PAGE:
New community radio station coming to Lexington

New community radio station coming to Lexington


wlxl studioBY BEN JOHNSON

A new public radio station, WLXL-LPFM/95.7, is going live in the next few weeks and seeks to bring locally driven, community radio — programming produced, broadcasted and operated by local volunteers — to Lexington’s airwaves.

Headed by Lexington Community Radio, the station will function under the Federal Communications Commission designation of Low Power FM (LPFM), which means it must be non-profit, must issue public safety PSAs every hour and it cannot interfere with commercial station’s signals.

“The LPFM designation fosters diversity on the public airwaves, redistributing attention away from national commercial conglomerates,” according to Lexington Community Radio’s website, spearheaded by local advocate and activist, Debra Hensley.

Hap Houlihan, General Manager of Lexington Community Radio, said that Lexington needs community radio because it offers a broad spectrum of programming that is often creative, unique and transformative.

Houlihan also points out that since the 1980s, commercial radio stations are more and more similar to each other — to the point that it can be hard to tell the difference between them.

“They have fewer live DJs, others are completely automated, and they tend to only play very popular music,” Houlihan said. “Community radio stations move away from that same old, same old mentality.”

Ultimately, the programming is up to the volunteer staff, but WLXL wants to have a wide variety of productions.

“We hope to have all kinds of educational shows, informational shows, talk shows, maybe even public forums and entertainment too,” Houlihan said. “And of course, a radio station wouldn’t be a radio station without at least some music.”

Programming on WLXL will prioritize music not commonly heard on commercial radio stations. They also plan to reintroduce radio dramas similar to CBS Radio’s “Mystery Theater.”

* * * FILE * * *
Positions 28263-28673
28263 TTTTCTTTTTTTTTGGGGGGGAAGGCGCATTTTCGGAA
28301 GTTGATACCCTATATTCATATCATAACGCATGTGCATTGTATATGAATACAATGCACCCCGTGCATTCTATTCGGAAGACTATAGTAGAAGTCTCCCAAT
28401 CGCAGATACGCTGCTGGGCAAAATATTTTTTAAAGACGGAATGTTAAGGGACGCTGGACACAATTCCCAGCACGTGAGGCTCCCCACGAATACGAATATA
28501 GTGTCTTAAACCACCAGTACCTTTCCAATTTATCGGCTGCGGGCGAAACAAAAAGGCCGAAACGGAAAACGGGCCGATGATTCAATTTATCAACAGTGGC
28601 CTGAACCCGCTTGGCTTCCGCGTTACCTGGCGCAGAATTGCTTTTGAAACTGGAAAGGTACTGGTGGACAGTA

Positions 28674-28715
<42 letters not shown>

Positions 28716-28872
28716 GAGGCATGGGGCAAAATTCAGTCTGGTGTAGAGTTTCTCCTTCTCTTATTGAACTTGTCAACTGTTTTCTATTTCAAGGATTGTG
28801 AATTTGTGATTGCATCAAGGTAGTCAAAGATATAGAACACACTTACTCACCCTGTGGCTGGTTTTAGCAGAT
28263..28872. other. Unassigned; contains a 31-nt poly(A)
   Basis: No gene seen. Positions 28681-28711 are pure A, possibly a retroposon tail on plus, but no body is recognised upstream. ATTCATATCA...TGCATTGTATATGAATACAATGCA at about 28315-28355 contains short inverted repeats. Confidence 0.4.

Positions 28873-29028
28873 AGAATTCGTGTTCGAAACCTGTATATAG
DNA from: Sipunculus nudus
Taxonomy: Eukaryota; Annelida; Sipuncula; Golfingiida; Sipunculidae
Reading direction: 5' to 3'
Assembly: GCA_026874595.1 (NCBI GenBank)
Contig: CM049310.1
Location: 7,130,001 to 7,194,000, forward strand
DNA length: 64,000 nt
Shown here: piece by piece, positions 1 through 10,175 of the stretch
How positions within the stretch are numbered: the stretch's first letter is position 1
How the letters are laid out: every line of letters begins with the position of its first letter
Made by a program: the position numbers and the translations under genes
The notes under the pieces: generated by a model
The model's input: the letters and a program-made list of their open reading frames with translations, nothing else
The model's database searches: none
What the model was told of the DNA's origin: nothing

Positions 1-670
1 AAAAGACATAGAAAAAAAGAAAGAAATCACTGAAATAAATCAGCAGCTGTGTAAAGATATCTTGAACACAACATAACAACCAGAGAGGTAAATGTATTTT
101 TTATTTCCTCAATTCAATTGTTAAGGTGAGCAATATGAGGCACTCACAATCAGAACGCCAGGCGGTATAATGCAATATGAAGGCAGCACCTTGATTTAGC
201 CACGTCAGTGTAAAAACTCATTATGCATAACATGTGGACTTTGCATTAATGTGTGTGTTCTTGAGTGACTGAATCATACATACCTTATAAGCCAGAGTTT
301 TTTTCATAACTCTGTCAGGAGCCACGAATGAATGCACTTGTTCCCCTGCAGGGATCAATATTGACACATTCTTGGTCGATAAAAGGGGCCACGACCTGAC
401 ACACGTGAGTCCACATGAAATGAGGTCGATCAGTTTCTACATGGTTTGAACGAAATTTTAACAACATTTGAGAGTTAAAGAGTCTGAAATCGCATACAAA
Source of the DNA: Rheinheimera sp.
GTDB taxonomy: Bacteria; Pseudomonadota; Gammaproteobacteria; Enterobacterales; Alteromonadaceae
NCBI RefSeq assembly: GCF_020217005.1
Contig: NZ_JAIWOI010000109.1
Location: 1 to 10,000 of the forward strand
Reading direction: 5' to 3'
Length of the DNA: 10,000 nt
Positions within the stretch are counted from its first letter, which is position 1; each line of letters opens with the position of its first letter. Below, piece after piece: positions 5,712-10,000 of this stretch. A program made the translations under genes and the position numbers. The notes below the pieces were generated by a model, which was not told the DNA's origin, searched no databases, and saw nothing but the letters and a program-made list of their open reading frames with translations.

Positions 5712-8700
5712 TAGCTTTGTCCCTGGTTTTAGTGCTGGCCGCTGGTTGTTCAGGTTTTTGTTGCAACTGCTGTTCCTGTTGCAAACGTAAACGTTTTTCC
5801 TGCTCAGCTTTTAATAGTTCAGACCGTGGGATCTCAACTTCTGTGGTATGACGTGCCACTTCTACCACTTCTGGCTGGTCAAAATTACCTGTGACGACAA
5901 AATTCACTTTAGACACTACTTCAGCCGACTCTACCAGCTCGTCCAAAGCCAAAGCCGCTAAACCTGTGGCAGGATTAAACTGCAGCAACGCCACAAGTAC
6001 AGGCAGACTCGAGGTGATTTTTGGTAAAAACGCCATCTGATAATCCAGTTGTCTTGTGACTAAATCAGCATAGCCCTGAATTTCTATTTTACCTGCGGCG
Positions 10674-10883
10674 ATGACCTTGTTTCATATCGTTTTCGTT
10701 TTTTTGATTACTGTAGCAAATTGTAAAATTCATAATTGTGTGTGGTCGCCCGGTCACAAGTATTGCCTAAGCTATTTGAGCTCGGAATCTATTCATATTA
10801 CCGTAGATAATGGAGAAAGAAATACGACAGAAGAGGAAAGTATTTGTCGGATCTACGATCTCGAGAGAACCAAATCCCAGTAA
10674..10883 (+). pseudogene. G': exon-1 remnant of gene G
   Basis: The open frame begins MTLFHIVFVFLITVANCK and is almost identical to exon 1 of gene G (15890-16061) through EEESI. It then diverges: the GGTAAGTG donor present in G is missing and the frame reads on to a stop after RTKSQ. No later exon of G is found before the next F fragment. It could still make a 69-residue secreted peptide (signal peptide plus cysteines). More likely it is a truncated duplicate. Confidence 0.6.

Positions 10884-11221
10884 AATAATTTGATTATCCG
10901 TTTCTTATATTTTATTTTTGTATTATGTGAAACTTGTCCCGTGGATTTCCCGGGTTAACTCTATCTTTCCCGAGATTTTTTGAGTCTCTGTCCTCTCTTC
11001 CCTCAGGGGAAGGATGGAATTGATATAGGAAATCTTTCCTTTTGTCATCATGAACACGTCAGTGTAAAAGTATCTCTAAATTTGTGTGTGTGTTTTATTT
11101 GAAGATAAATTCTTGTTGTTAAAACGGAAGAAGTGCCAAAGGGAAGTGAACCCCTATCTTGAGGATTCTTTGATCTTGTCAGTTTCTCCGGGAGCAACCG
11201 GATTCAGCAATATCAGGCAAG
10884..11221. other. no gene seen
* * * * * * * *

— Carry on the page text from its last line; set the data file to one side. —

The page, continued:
Similar community radio projects have been hugely successful and popular in other cities across the U.S., Houlihan said.

Houlihan also noted the different ways that WLXL has the potential to be a positive force in the Lexington community.

One way, he points out, is that volunteer-operated radio stations give people opportunities to experience broadcasting with almost no barrier of entry. This is especially important to low-income individuals who would otherwise have trouble affording the technology required to do radio.

Some of these individuals, Houlihan says, will probably end up making careers out of broadcasting.

On top of that, Latino volunteers at WLXL are already planning Spanish-language focused broadcasts that will help break down the language and cultural barriers that many Latino immigrants face.

If all goes according to plan, these are just a couple ways that WLXL will help Lexington, Houlihan said.

On Tuesday, Lexington Community Radio held a successful test of the station’s capabilities and now only need 36 hours a week of programming to satisfy all the requirements to hit the airwaves.

They hope to have WLXL live in late August or early September and plan to launch another similar local station, WXLU, in the near future.

To celebrate the WLXL launch, Lexington Community Radio is holding a scavenger hunt on Sept. 19 through Lexington’s North End. All are welcome and the last stop of the hunt features a party with prizes, food trucks, and music.

As for what you can expect once the station finally launches, Houlihan has an idea.

“You’re going to hear locally originated programming that’s going to smell and taste a lot more like Lexington than what you are used to hearing.”

For more Lexington, Kentucky news, click here to subscribe to the Ace digital e-dition, emailed to your inbox every Thursday morning.